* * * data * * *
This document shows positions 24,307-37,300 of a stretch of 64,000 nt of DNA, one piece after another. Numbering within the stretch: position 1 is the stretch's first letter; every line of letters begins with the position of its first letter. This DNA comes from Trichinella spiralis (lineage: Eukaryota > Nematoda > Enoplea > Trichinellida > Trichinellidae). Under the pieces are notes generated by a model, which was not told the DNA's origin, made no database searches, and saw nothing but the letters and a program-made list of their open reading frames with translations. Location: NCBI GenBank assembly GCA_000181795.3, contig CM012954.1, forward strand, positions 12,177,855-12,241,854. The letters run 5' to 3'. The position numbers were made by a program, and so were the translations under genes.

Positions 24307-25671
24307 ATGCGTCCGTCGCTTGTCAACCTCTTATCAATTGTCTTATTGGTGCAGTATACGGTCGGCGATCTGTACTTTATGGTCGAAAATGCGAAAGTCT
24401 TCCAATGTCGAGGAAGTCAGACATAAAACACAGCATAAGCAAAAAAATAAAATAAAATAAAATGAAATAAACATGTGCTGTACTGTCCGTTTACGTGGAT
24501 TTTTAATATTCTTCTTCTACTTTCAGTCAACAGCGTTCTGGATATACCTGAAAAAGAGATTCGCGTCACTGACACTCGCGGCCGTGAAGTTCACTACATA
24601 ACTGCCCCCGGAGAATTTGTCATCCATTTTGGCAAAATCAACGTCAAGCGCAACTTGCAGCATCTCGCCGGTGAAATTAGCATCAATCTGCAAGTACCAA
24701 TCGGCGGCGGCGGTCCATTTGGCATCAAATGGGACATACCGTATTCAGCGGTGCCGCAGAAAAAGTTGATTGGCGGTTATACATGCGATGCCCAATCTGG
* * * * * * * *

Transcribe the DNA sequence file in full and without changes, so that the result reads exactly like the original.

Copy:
This document shows positions 24,307-37,300 of a stretch of 64,000 nt of DNA, one piece after another. Numbering within the stretch: position 1 is the stretch's first letter; every line of letters begins with the position of its first letter. This DNA comes from Trichinella spiralis (lineage: Eukaryota > Nematoda > Enoplea > Trichinellida > Trichinellidae). Under the pieces are notes generated by a model, which was not told the DNA's origin, made no database searches, and saw nothing but the letters and a program-made list of their open reading frames with translations. Location: NCBI GenBank assembly GCA_000181795.3, contig CM012954.1, forward strand, positions 12,177,855-12,241,854. The letters run 5' to 3'. The position numbers were made by a program, and so were the translations under genes.

Positions 24307-25671
24307 ATGCGTCCGTCGCTTGTCAACCTCTTATCAATTGTCTTATTGGTGCAGTATACGGTCGGCGATCTGTACTTTATGGTCGAAAATGCGAAAGTCT
24401 TCCAATGTCGAGGAAGTCAGACATAAAACACAGCATAAGCAAAAAAATAAAATAAAATAAAATGAAATAAACATGTGCTGTACTGTCCGTTTACGTGGAT
24501 TTTTAATATTCTTCTTCTACTTTCAGTCAACAGCGTTCTGGATATACCTGAAAAAGAGATTCGCGTCACTGACACTCGCGGCCGTGAAGTTCACTACATA
24601 ACTGCCCCCGGAGAATTTGTCATCCATTTTGGCAAAATCAACGTCAAGCGCAACTTGCAGCATCTCGCCGGTGAAATTAGCATCAATCTGCAAGTACCAA
24701 TCGGCGGCGGCGGTCCATTTGGCATCAAATGGGACATACCGTATTCAGCGGTGCCGCAGAAAAAGTTGATTGGCGGTTATACATGCGATGCCCAATCTGG